The nickname, that alias that formed the cornerstone of the early Internet, gave rise to a sort of virtual “autonomous identity”, deliberately detached from the real one. It was common to have several identities (very few or none under one’s real name) depending on the website, which would then be casually disused or discarded. As the accounts were not accompanied by a quantitative reputational system (i.e. “followed”, “followers”, “likes”), users did not tend to become too attacked to their nicknames, which were of secondary importance in relation to the main thing – the type of arguments that were put forward. The transient identities and lack of quantification systems made it possible to establish a culture based not only on freedom of expression, but also on having equal conditions for all speakers. Likewise, there was also something altruistic in a user investing hours in answering their dialectical adversaries, knowing that their contributions were not made under their real name, and that they would not be recognised outside the limits of the forum.

Virality

As the Internet entered its teenage years (the second half of the noughties), the zeal for nicknames began to wane in favour of real identities linked to people’s real-life names. This was the A.F. (after Facebook) Internet, whose emergence would mean the beginning of the end of the masks that once constituted the substrate of the Internet. Most people would gradually stop separating their real identity and their digital persona, which would become their avatar, while the amount of time spent online also increased after smartphones burst onto the social scene.

There is a before and an after Facebook because, with the emergence of the first modern social network, a large mass of users were captured within a platform that (i) was all-encompassing (not confined to a specific topic), (ii) had a user-friendly interface and (iii) came with with a reputational system. Absolutely all subsequent social networks have been based on these principles, so that they are, in a sense, later remakes of Mark Zuckerberg’s work.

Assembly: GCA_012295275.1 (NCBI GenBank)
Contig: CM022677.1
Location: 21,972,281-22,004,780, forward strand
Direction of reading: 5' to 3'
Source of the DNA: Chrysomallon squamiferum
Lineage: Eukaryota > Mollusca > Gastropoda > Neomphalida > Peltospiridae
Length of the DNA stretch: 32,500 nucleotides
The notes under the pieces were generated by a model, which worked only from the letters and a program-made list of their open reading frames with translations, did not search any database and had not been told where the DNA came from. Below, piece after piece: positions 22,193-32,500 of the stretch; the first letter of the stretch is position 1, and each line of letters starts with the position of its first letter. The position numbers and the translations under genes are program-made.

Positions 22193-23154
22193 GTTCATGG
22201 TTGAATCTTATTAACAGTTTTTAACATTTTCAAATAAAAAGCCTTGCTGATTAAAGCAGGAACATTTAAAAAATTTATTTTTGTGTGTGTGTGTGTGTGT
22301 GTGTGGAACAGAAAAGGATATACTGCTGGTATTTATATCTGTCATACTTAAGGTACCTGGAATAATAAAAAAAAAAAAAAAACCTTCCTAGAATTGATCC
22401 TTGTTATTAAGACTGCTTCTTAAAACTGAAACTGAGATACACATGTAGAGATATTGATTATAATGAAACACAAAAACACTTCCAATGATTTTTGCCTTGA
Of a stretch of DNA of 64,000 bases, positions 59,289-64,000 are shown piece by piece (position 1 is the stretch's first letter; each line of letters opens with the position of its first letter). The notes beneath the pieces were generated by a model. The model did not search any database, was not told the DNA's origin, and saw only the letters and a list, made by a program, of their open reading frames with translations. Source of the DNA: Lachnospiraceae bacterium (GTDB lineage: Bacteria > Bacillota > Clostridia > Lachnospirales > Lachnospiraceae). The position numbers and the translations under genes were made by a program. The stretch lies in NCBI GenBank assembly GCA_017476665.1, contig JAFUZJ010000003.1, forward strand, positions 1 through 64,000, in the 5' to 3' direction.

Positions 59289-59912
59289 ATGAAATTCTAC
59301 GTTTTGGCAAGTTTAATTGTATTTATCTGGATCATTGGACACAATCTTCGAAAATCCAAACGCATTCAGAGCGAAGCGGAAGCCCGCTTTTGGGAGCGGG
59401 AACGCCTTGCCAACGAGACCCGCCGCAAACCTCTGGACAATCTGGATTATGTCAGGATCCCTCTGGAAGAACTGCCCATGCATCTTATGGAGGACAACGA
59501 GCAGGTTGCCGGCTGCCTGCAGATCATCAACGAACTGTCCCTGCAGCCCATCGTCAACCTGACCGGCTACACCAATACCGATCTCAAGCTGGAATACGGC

The changes introduced by the big platforms have profoundly affected the way we relate to the digital world. The progressive importance of projection, both of oneself and of one’s own opinions, has unleashed a frenzy of virality, now easily quantifiable thanks to the number of followers and “likes”. On the Internet A.F., the norm is to convey as accurate an image as possible of the human being behind the screen (name, photograph(s), job, place of residence, emotional state, etc.). It would be enough to take a look at the Twitter or TikTok timeline of the average teenager to see the dramatic consequences of this “culture of exposure” that is so essential for gaining virality.

Digital masks, which allowed us to place ourselves on a “2.0” level of debate (free, equal, altruistic), were gradually abandoned as the inseparable personalism of today’s Internet gained ground. Being anonymous is incompatible with being viral. As for the die-hards who continue to use nicknames (especially those who use them to support a minority opinion), they are the object of constant suspicion in an environment that once again places more importance on character than on arguments. In many ways, we have slid backwards.

Finally, it only remains to point out that, nowadays, the use of pseudonyms has been reduced to a “personal brand” of the real person. Influencers and youtubers often use alternative names, although this is clearly not to distance their content from their real identities, quite the opposite – the aim is to stand out from the crowd. In fact, very few people would be familiar with the name Rubén Doblas, but virtually everyone knows the alias “El Rubius” under which he publishes content.

In his case, the degree to which his body has become intertwined with the persona he has created for himself means that his real identity can no longer be disassociated, ever again, from his YouTube account. Doblas has lost the ability to blend in with the crowd, a downside that he may himself have realised in 2018: “you want to do everything 100% and give 100% of yourself, [but] sometimes you can’t cope with so many things. I think I’m going to need some time to look at it all from an outside perspective and, like, still be myself without losing my fricking mind.” Modern influencers have certainly achieved enormous social prominence after adapting their lives wholesale to the principles of exposure and virality – but we have yet to see the effects that this Faustian mentality produces at the psychological, social… and cultural levels.

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The Place of People in the Digital Carnival